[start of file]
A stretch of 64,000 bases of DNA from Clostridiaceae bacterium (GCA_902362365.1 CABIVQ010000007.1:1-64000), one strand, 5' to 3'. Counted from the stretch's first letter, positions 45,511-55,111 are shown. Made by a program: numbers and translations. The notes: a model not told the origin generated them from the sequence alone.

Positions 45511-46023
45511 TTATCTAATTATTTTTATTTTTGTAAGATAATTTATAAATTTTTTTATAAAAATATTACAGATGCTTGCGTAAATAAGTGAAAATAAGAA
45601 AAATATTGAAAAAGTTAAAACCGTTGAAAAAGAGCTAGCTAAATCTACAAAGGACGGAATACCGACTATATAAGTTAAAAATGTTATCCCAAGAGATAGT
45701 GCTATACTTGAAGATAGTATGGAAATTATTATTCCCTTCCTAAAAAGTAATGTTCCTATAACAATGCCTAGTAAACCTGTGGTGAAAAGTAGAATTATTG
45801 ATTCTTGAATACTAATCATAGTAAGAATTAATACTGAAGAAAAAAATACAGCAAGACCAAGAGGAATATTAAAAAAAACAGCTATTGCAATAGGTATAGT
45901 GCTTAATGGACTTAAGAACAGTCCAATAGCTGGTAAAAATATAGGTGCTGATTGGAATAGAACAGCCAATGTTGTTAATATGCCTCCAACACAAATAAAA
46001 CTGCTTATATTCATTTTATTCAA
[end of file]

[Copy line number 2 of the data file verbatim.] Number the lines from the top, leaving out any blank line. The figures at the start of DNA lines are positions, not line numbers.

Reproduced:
Positions 45511-46023